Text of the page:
A Controlled Experiment with One-Dimensional Interpolation

Chien-Hsiung Yang Air Force Cambridge Research Laboratories, Bedford, Mass. 01730

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Abstract

The performances of various one-dimensional interpolation schemes are evaluated using mean square errors of the point-wise estimates of the function values and component-wise estimates of the power spectrum. The schemes of interpolation considered include Gandin's optimum interpolation, cubic spline, and two-point linear interpolations. The test function is a random analytic function defined in a closed domain with a prescribed power spectrum, satisfying the conditions of homogeneity and ergodicity.

The experiment is carried out under the circumstance of interpolation which includes a conservative simulation of the large-scale state of the atmosphere and reflects the levels of data acquisition and resolution as practiced currently in meteorology.

The results of the experiment suggest that under all practical circumstances the error of interpolation, which is defined to be the ratio of the sample variance of estimation errors to the sample variance of true values, may not be reduced too much below the value of 0.05. The study also shows that the cubic spline interpolation performs very much like Gandin's optimum interpolation.

Abstract

The performances of various one-dimensional interpolation schemes are evaluated using mean square errors of the point-wise estimates of the function values and component-wise estimates of the power spectrum. The schemes of interpolation considered include Gandin's optimum interpolation, cubic spline, and two-point linear interpolations. The test function is a random analytic function defined in a closed domain with a prescribed power spectrum, satisfying the conditions of homogeneity and ergodicity.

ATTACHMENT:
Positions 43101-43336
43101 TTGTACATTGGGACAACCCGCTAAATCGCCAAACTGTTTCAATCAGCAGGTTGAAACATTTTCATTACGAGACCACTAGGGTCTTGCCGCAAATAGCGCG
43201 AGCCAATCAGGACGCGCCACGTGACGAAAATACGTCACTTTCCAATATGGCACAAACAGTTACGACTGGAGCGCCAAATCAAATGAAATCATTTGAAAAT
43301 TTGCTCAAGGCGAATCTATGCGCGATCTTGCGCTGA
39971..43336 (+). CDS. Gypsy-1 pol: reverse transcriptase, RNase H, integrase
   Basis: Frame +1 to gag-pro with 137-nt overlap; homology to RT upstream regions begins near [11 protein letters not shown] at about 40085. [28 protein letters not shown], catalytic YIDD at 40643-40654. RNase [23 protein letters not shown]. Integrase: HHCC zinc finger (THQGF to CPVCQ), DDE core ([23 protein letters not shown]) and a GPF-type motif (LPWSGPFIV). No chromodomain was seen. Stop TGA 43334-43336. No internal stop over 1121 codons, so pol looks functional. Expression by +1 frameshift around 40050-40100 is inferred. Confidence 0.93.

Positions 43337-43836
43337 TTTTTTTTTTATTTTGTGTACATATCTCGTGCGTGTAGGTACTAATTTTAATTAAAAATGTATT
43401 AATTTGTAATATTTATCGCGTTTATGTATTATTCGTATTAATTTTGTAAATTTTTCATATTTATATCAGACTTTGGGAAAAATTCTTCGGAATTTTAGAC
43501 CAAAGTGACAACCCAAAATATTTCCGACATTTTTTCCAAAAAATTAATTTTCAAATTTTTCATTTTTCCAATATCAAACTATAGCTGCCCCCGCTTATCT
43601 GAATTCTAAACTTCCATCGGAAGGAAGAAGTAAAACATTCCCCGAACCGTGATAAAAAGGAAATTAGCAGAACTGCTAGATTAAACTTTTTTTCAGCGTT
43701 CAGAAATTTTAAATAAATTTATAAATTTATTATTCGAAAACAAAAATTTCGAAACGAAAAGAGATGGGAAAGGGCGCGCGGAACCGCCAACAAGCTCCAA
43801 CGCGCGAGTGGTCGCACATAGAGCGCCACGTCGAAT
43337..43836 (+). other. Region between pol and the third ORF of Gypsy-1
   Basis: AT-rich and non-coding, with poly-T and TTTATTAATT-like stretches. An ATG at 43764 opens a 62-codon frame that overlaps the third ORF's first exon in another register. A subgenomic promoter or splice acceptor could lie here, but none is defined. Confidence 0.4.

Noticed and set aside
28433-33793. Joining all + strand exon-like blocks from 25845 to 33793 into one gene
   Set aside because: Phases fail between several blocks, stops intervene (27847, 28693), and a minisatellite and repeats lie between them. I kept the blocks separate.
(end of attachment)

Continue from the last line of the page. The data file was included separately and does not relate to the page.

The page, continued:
The experiment is carried out under the circumstance of interpolation which includes a conservative simulation of the large-scale state of the atmosphere and reflects the levels of data acquisition and resolution as practiced currently in meteorology.

The results of the experiment suggest that under all practical circumstances the error of interpolation, which is defined to be the ratio of the sample variance of estimation errors to the sample variance of true values, may not be reduced too much below the value of 0.05. The study also shows that the cubic spline interpolation performs very much like Gandin's optimum interpolation.

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